Similarly Christ Church , a rural church standing on a mound on the edge of the village, has also been much altered. Its slightly carnivalesque effect is created by deeply incised Lombard friezes hanging everywhere like bunting. The Romanesque Revival in Britain: 1 57 8. But while he was away two books were published in 72 Letter from Sharpe to Whewell, Lancaster, 21 Dec.
Willis was born in and by the age of 19 had patented a gadget connected with the pedal of the harp. He went up to Caius College, Cambridge, in , received his B. His Remarks earned him the title of honorary member of the Institute of British Architects. He created a substantial of collection paintings, sculpture, and antiques, and he moved in the early nineteenth-century world of connoisseurs and artists. The Romanesque Revival in Britain: 1 59 9. This style, Hope believed, was an amalgam of Roman and Byzantine elements, whose adoption by the Masonic guilds had spread the style across Europe.
Beginning with the work of Gunn in the early part of the century, interest in the earlier styles of Norman, Lombard, and Romanesque had been largely archaeological. Towards the end of the s more and more writers urged architects to experiment with Romanesque for modern building. But other movements were abroad, and towards the end of the s a new tone in architectural criticism set in.
Architecture Oxford, quotes Whewell as an authority. Christopher Webster and John Elliott Stamford, , p. It was probably at his suggestion that Whewell was appointed vice-president, and his suggestion, too, that Willis was offered membership. That Gothic Architecture is, in the highest sense, the only Christian Architecture.
And 3. The proposed introduction by Mr Petit and his followers of a new style, whether Romanesque, Byzantine, or Eclectic, is to be earnestly deprecated, as opening a door to the most dangerous innovations, and totally subversive of Christian Architecture as such. Seeing which way the wind was blowing he abandoned Romanesque87 and rapidly joined the growing numbers of the Camden Society. Sharpe as an elected member.
See Ecclesiologist, 1 , 7. The choice of style for these churches placed them outside the mainstream of British building and in a category which threatened the orthodoxies of the Camden Society. This was built by a remarkable Cumbrian woman, Sara Losh, and was perhaps the most original example of a Romanesque revival building in Britain.
But the story does not stop there and in chapter seven we will move to the use of Romanesque at the end of the century and to its crowning glory in Britain, The Natural History Museum, London. With energetic missionary zeal he set out to bring the gospel to the islands and to begin a programme of church building. Romanesque was adopted because, like the natives themselves, it was primitive and unsophisticated. In the late s the poverty there reached such distressing proportions that it was even mentioned by Friedrich Engels in The Condition of the Working Class in England in John Shaw, as we have seen see p.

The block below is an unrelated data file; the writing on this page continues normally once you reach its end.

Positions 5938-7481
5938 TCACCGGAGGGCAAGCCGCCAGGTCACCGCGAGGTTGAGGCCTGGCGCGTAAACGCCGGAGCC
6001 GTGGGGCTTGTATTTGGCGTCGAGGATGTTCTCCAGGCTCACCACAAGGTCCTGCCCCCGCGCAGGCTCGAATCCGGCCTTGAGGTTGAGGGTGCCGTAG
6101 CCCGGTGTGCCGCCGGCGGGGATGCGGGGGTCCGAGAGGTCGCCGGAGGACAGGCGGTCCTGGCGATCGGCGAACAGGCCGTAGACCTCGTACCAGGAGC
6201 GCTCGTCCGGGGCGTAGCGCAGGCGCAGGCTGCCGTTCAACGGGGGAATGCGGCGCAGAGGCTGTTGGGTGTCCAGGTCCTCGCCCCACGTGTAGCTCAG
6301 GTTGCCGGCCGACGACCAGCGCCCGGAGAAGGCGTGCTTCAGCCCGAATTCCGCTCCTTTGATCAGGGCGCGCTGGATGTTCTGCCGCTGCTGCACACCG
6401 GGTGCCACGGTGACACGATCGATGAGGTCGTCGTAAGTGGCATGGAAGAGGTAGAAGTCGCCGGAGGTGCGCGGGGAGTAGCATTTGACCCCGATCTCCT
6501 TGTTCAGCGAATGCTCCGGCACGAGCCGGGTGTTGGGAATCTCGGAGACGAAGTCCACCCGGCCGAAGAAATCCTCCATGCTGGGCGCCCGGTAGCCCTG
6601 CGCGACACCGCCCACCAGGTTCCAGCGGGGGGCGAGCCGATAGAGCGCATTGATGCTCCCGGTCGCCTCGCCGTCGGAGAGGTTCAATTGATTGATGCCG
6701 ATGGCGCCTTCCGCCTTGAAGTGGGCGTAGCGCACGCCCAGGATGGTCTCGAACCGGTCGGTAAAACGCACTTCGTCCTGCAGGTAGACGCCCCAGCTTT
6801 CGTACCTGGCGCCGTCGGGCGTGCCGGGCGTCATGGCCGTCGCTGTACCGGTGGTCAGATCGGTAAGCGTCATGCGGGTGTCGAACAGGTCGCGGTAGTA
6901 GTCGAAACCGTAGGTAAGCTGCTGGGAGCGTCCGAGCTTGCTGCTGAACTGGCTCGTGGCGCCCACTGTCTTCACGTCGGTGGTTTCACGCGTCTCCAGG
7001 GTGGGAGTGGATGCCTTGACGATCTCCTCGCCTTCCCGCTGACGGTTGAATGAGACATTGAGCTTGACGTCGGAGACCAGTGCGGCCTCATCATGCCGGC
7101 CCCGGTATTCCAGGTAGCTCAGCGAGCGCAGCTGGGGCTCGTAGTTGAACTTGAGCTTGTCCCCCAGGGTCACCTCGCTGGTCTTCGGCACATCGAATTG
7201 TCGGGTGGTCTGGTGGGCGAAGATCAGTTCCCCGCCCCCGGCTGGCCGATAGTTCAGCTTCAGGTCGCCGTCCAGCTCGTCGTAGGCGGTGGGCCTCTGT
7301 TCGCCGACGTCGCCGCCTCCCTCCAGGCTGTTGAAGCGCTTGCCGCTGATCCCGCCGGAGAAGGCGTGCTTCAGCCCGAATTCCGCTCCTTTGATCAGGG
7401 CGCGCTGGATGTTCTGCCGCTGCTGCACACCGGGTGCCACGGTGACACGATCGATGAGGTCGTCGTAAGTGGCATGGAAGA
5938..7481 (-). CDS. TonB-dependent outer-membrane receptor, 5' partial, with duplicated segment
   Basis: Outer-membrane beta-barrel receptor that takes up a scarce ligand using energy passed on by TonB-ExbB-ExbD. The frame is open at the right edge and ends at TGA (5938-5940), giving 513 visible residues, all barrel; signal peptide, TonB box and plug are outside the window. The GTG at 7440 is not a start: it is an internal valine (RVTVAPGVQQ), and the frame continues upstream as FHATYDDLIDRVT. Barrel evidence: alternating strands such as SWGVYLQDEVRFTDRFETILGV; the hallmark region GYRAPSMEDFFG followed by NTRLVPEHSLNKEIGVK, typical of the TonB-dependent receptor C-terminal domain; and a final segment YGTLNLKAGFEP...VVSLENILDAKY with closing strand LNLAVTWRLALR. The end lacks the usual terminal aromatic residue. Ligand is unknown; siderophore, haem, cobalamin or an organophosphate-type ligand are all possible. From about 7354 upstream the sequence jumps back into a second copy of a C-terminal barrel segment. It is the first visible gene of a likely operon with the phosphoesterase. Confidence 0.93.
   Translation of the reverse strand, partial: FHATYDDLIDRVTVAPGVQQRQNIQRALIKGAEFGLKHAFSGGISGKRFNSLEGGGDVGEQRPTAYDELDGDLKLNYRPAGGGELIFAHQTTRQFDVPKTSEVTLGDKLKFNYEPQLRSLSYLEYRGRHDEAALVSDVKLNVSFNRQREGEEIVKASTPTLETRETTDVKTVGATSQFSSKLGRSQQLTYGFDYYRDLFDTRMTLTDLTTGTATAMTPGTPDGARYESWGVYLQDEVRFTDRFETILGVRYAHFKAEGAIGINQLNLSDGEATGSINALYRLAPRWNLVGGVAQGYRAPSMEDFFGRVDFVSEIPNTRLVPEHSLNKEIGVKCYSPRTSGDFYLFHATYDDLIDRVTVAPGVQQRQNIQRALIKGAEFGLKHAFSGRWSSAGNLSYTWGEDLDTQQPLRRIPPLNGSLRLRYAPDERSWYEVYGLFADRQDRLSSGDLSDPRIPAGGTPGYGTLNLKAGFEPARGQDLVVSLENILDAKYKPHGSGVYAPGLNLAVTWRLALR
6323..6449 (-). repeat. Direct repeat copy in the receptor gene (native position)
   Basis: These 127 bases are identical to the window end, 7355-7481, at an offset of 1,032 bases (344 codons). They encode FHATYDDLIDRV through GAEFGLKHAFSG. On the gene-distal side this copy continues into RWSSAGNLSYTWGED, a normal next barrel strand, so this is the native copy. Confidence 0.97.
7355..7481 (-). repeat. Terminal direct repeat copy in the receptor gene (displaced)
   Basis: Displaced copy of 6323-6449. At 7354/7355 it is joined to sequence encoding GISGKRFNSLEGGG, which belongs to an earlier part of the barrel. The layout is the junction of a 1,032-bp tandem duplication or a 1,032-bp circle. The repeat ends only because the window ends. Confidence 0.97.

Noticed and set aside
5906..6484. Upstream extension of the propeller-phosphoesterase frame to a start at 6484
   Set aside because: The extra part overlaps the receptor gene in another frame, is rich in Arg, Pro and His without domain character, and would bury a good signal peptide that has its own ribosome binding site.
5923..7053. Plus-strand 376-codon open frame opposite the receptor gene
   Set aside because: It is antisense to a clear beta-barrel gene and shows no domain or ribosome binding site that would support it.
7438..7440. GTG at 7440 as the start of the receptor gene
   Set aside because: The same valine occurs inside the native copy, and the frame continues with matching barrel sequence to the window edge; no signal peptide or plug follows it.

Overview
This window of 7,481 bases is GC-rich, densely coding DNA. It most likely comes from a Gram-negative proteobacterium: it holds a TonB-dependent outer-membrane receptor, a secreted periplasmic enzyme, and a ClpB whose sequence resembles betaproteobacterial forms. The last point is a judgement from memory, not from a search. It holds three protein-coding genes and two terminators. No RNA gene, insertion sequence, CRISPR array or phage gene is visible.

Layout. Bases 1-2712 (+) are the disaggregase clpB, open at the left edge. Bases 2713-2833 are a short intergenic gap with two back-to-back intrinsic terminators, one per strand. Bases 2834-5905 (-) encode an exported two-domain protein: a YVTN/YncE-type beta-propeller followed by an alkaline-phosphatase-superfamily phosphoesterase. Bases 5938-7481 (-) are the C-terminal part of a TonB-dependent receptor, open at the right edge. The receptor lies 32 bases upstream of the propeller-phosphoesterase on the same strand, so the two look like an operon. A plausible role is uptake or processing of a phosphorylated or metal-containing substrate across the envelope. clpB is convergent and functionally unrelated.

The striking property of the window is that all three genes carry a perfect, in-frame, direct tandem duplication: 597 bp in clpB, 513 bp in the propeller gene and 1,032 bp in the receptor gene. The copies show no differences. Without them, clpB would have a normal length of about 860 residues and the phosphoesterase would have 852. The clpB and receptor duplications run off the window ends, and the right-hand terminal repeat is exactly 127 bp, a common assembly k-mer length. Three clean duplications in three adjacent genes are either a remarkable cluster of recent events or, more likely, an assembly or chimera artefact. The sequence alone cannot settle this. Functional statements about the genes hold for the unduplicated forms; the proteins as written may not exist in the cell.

Between and ten churches were rapidly commissioned and equally rapidly built. Six were round-arched, built of brick, had very little ornament, and were extremely utilitarian. There he saw a church and some other buildings designed by a local woman, Sara Losh. She built a church in the Byzantine style, which is full of beauty and imaginative detail, though extremely severe and simple. So impressed was Margaret Losh with Rossetti that she lent him money8 and talked to him about her remarkable cousin Sara, who had died in Sara Losh was remarkable for a number of reasons, for her personality, for her unusual interests, but above all for her architectural achievements.
Rossetti was an early admirer; Nikolaus Pevsner was a more recent one, and though he 7 The Correspondence of Dante Gabriel Rossetti, ed. Fredeman, 4 vols. Cambridge, , iv, John Bryson Oxford, , p. Letter dated 23 Aug. She was born in Her father came from the old Cumbrian family Arlosh and had been to school at Sedbergh and then Trinity College, Cambridge, where he developed a love of science.
He published widely on medical matters and in gave up medicine to pursue his interest in Italian art and write his six-volume Worthies of Cumberland. He was a political radical and as a friend of Mazzini and Garibaldi strongly supported Italian unity. He was also a friend of the medical mythographer, Thomas Inman, who published a two-volume Ancient Faiths Embodied in Ancient Names in Inman believed in a phallic basis for the religious impulse.
On his death in his brother William continued to run the business which had been inherited by Sara. It was her uncle James Losh, however, who seems to have provided for her a window on the larger world. He was a lawyer, and Recorder of Liverpool. His mainly unpublished diaries14 make it clear that he was well read in contemporary literature and drama. He was friendly with Sarah Siddons and had a passion for politics both British and European.
She enjoyed the novels of Scott, Lytton, and Dickens. She excelled in music and mathematics, and according to her classics teacher was a scholar of outstanding ability. Lonsdale, who was thirty years her junior, was clearly a great admirer. As a friend he had the advantage of access to privileged knowledge about her, yet he is never entirely candid. He never explains, for example, why she never married. The Diaries and Correspondence of James Losh, ed. Edward Hughes , was published by the Surtees Society but is extremely incomplete. See Laurie Kemp, Woodside Wreay, , p. Howard, who became M.